The St. Morrell Round
St Morrell’s Round – context and background by Phil Gilbert of Hallaton
The inspiration for this route came after walking the Camino to Santiago in northern Spain.
Returning home from walking for nearly 1,000km across varied landscapes, visiting ancient churches
and medieval villages, and sharing the journey with old companions and new friends, the idea began
to germinate that these experiences were actually available on our own doorstep.
During the first period of Corona Virus lock-down, the appreciation of what we have here in
Leicestershire became a desire to share it and with a nudge from the British Pilgrimage Trust the St
Morrell’s Round was formulated and then shared.
Pilgrimage is not only an ancient tradition but also touches the “zeitgeist” by engaging with issues
around physical and mental well-being as well as teaching us to appreciate and value the natural
world. In the Celtic Christian Tradition, they talk about “thin places” where the distance between
heaven and earth is reduced; places where people may feel the power and energy of God in different
ways. Hare Pie Bank above Hallaton is, for many people, such a place. We know that for two
thousand years people have been travelling there with spiritual intent.
In the late Iron Age pre-Romano Britons met there to feast and buried the “Hallaton Treasure”, there
was likely a Roman Temple and a Saxon Church built there before Martival built St Morrell’s Chapel
which marked the start of three hundred years of Pilgrimage. This ended at the Reformation;
however records show that within two hundred and fifty years the Easter Monday tradition of Bottle
Kicking was taking place from the site of the Chapel. After the “bottles” have been blessed in the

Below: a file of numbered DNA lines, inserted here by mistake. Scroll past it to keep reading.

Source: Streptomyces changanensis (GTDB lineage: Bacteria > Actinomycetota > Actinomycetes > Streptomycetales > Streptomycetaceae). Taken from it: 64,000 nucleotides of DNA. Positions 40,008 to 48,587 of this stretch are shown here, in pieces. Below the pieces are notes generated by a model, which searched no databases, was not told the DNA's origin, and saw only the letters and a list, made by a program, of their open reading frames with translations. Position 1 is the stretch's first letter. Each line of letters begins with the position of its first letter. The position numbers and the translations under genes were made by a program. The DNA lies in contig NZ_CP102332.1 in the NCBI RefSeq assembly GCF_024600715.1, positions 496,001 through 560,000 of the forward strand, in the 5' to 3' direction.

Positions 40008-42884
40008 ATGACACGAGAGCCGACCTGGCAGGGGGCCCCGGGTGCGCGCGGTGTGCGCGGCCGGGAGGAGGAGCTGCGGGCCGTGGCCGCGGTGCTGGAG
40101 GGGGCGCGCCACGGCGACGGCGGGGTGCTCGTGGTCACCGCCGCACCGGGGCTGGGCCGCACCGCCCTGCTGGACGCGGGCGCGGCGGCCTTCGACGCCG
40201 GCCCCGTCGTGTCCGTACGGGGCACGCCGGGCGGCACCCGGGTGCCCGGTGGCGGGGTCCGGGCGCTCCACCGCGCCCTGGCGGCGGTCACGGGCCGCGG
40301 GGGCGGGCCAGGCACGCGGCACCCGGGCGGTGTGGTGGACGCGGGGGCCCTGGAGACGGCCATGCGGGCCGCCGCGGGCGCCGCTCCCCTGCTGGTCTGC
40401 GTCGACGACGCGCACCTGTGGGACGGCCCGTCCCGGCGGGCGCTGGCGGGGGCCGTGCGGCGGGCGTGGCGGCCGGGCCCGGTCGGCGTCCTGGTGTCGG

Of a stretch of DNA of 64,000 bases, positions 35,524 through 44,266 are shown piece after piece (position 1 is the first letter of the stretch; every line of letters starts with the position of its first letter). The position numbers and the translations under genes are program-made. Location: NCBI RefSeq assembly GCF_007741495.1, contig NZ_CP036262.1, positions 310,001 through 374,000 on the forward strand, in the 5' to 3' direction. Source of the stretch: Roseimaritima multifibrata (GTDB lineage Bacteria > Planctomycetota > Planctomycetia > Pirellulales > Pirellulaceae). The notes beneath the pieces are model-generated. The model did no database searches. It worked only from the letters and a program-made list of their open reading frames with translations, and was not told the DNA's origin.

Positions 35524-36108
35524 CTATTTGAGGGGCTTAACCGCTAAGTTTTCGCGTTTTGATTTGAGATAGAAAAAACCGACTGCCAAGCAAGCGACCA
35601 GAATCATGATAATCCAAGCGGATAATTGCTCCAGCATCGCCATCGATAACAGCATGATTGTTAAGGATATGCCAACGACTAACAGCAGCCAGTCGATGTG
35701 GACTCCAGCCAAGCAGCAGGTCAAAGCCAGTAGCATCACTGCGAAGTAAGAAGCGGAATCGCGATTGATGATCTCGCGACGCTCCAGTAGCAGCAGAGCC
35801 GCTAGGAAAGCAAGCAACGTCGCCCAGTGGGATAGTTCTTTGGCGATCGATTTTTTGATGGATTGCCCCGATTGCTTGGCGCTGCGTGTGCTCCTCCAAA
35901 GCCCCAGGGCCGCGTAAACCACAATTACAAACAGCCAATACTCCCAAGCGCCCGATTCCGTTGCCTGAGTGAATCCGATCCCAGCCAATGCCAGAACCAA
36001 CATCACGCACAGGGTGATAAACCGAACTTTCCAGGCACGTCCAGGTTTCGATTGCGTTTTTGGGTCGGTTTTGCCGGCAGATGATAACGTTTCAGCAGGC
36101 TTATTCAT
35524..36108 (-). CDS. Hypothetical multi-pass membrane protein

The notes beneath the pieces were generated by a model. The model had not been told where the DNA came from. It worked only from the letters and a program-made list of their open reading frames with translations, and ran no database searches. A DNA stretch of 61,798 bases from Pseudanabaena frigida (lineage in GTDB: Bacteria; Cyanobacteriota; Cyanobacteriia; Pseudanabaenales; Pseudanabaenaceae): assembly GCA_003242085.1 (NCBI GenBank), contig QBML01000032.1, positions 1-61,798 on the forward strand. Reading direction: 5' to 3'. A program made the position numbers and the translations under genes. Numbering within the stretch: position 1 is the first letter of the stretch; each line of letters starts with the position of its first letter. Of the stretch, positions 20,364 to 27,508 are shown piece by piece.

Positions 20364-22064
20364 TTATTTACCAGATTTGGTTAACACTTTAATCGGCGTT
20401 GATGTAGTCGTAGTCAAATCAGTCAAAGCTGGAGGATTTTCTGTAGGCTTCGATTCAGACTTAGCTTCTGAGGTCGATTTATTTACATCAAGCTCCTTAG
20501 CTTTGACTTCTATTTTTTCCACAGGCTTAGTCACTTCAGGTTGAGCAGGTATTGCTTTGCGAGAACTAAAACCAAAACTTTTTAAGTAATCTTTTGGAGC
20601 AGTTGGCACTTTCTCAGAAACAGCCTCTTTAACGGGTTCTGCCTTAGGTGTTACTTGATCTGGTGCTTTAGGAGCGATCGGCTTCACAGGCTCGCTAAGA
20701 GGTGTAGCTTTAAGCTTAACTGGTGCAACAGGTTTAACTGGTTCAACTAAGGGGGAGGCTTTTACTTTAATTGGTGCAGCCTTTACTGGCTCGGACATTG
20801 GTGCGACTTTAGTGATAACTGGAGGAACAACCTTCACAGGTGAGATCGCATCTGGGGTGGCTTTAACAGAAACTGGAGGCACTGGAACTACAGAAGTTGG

Church the “kickers” go in procession up to Hare Pie Bank. Anybody who has witnessed this event
will know that the participants are drawing on some kind of primeval energy not all of which can be
explained by drinking beer!
We do not have any record of the exact routes that pilgrims took
to/from Hallaton on their medieval pilgrimage, so St Morrell’s Round
does not claim to follow exactly in their footsteps. However, some
pilgrims travelling to/from Walsingham went via Langham near Oakham and so they would be travelling across High Leicestershire north of Hallaton. St Morrell’s Round is a circular walk visiting sites, where modern pilgrims can see and experience things that medieval pilgrims passing that way could have seen.
These include Norman and pre-Reformation church architecture, fragments of the ancient Leighfield
Forest, and Launde Abbey. Launde Abbey being built on the site of Augustine Launde Priory.
Launde is of special significance as it was seized from the Church by Thomas Cromwell as a personal
possession whilst he was executing the dissolution of monasteries for Henry VIII. Launde Abbey is
the furthest point of the walk from Hallaton and so is a turning point in a literal sense as well as a
representing a turning point in the history of pilgrimage in England.
The St Morrell’s Round is about 28km long (18 miles) and can be walked in one good day or split into
two shorter days walk with overnight accommodation being bookable at the Launde Abbey.